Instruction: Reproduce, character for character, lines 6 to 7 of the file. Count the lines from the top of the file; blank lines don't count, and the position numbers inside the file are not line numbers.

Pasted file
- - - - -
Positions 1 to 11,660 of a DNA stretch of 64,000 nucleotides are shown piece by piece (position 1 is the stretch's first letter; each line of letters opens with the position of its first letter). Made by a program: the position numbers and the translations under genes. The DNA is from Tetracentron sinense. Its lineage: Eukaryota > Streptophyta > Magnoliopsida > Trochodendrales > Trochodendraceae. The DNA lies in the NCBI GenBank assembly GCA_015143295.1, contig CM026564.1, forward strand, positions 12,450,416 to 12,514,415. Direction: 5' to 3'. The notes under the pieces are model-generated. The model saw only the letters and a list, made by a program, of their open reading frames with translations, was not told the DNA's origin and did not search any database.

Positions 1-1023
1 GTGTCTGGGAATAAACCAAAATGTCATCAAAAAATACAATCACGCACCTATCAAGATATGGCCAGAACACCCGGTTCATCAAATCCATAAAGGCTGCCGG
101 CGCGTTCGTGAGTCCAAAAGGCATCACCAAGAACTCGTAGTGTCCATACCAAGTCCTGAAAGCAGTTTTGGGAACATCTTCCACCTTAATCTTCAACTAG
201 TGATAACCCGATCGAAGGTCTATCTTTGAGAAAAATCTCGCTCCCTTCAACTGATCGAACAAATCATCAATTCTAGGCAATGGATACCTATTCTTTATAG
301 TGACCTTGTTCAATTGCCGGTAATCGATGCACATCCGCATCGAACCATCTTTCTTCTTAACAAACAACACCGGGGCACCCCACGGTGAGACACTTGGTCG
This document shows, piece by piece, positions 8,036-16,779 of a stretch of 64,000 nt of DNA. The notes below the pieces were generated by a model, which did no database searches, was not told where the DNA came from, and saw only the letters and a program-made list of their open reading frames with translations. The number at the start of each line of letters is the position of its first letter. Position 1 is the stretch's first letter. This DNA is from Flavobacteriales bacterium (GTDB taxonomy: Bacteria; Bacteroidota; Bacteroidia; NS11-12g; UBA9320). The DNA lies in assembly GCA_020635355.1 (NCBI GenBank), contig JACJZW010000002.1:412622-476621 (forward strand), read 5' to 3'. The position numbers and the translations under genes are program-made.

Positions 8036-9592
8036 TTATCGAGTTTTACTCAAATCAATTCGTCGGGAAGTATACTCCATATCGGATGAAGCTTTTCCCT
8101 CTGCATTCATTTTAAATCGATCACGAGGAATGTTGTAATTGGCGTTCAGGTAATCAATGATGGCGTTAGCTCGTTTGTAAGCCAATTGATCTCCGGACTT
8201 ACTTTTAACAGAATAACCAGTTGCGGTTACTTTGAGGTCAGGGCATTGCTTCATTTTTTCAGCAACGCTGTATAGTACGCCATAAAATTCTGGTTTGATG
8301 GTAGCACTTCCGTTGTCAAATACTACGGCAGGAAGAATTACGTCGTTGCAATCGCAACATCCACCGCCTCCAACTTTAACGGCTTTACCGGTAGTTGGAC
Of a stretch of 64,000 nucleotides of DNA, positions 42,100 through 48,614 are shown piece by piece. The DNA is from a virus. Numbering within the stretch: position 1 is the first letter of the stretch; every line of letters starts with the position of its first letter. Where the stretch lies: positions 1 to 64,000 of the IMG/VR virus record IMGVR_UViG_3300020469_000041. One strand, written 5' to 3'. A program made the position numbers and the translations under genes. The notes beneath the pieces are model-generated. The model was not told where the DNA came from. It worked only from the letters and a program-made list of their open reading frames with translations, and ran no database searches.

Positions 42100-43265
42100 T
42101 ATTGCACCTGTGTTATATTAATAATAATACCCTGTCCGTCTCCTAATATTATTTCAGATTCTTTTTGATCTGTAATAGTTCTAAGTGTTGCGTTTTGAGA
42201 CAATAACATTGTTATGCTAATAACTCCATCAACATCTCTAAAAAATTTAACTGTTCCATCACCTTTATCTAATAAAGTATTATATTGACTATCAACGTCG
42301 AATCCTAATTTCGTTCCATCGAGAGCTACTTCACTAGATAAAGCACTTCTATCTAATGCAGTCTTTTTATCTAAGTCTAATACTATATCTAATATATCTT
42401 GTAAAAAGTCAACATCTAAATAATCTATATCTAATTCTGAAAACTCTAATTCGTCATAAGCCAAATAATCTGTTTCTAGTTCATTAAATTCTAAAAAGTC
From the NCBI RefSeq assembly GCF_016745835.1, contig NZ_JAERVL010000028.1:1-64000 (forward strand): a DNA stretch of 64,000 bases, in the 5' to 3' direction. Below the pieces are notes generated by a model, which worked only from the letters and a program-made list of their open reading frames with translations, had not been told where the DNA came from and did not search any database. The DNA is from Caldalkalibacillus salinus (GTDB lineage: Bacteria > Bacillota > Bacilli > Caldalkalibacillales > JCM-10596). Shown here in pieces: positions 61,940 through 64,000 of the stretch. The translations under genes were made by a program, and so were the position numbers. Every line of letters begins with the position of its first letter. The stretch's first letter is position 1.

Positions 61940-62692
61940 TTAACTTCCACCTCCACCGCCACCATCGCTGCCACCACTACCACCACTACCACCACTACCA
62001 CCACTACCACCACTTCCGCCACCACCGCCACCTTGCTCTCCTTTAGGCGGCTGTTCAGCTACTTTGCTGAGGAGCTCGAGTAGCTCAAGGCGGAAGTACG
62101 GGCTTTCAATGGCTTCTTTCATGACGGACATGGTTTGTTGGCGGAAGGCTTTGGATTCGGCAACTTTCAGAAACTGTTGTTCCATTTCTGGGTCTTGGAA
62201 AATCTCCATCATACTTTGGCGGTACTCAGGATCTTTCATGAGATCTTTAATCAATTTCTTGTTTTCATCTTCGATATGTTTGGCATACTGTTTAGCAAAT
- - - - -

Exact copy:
301 TGACCTTGTTCAATTGCCGGTAATCGATGCACATCCGCATCGAACCATCTTTCTTCTTAACAAACAACACCGGGGCACCCCACGGTGAGACACTTGGTCG
This document shows, piece by piece, positions 8,036-16,779 of a stretch of 64,000 nt of DNA. The notes below the pieces were generated by a model, which did no database searches, was not told where the DNA came from, and saw only the letters and a program-made list of their open reading frames with translations. The number at the start of each line of letters is the position of its first letter. Position 1 is the stretch's first letter. This DNA is from Flavobacteriales bacterium (GTDB taxonomy: Bacteria; Bacteroidota; Bacteroidia; NS11-12g; UBA9320). The DNA lies in assembly GCA_020635355.1 (NCBI GenBank), contig JACJZW010000002.1:412622-476621 (forward strand), read 5' to 3'. The position numbers and the translations under genes are program-made.